The sale will be held Wednesday from 10 a.m. to 5 p.m., Thursday from 6 a.m. to 5 p.m., and Friday from 6 a.m. to 3 p.m.

sale flyer“There will be more than 400 books of all kinds — children’s, how to, cooking, popular reading, meditational, history,” said Lynn Brand, president of the Satellites Auxiliary.

And the sale also will include tablets, Bluetooth devices, portable speakers, earbuds and more.

Profits will benefit campus scholarships, according to Brand.

The Satellites Auxiliary promotes education, research and service programs; provides support of patient programs in accordance with the needs and approval of administration; conducts fundraising events; and offers volunteer services.

For more information on the sale, contact Brand at lynn.brand@utoledo.edu.

Mentoring program to celebrate inaugural year

An event to celebrate the first year of the Lead Mentoring Program that matches elementary students with college student mentors will be held Wednesday, May 4,from 3:30 to 5 p.m. in The University of Toledo’s Health Education Building on Health Science Campus.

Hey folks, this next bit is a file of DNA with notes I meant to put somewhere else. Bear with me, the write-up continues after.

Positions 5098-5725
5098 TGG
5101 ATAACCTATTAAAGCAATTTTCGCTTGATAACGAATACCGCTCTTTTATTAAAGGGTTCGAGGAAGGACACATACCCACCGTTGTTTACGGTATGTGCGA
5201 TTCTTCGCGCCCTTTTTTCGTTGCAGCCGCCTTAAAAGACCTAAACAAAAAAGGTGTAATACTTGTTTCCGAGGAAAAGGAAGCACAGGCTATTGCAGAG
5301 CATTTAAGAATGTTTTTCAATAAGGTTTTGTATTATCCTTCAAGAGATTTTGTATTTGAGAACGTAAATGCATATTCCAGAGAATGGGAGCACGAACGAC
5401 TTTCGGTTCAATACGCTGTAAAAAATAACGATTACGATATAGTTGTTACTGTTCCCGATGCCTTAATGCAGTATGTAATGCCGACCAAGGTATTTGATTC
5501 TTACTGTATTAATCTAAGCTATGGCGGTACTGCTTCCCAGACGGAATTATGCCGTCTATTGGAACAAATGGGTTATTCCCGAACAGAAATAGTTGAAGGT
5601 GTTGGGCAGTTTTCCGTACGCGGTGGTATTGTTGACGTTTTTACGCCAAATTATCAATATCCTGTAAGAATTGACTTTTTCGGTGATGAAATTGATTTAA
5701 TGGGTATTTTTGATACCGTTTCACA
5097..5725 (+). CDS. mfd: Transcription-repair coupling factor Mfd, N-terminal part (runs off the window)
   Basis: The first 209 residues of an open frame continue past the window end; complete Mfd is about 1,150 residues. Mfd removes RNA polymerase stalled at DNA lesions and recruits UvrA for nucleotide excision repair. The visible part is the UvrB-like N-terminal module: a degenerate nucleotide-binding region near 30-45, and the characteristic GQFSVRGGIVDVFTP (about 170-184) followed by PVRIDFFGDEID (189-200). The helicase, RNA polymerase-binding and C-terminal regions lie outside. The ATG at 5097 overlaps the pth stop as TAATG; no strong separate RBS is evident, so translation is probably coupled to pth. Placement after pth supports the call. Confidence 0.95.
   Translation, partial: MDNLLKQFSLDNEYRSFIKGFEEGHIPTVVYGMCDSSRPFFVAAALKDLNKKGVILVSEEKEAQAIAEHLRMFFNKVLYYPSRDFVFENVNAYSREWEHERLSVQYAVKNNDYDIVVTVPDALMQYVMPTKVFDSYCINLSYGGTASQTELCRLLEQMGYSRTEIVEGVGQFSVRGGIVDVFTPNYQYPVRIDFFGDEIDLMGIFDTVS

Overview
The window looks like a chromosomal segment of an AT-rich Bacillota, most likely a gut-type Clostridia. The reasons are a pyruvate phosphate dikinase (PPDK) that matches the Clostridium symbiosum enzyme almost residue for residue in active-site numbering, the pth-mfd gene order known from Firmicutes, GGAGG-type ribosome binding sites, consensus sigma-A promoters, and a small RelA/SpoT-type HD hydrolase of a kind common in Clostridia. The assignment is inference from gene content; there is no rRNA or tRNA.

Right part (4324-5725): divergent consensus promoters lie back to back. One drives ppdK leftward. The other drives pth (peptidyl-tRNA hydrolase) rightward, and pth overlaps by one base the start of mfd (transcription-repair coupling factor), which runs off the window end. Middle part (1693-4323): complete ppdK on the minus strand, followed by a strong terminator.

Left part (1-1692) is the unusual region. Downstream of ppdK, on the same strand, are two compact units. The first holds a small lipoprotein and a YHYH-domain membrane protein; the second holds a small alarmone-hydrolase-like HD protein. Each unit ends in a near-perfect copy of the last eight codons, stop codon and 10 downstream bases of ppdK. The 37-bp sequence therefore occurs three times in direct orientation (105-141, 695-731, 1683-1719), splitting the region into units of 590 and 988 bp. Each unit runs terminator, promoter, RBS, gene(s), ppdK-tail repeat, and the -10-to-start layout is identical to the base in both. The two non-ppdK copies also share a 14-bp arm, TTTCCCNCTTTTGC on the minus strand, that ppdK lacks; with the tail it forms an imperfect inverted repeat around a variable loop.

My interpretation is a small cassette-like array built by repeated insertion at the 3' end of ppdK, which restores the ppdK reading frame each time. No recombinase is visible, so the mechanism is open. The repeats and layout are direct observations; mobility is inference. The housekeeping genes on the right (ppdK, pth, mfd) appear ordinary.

In its inaugural year, the program run by the University Church at Reynolds Elementary School has matched more than 40 children with adult mentors, most of whom are medical students at The University of Toledo College of Medicine and Life Sciences. Additional mentors include undergraduate students from UT and Lourdes University.

The celebration will honor the work and commitment of the mentees, mentors and community partners who have helped to make Lead Mentoring a success. The program is funded with a grant through the Ohio Department of Education’s Community Connectors and supported by a partnership with Ohio’s Medicaid Technical Assistance and Policy Program Healthcare Access Initiative at UT.

Throughout the program, students have met with their mentors for at least one hour per week to work on setting goals, instilling a sense of resilience, and promoting belief in a positive future.

During the past six months, nearly 700 hours of one-on-one mentoring have been logged with a strong focus on high school, college and career exploration.

In total, the fifth through eighth grade students in the program have participated in more than 2,500 hours of after-school programming.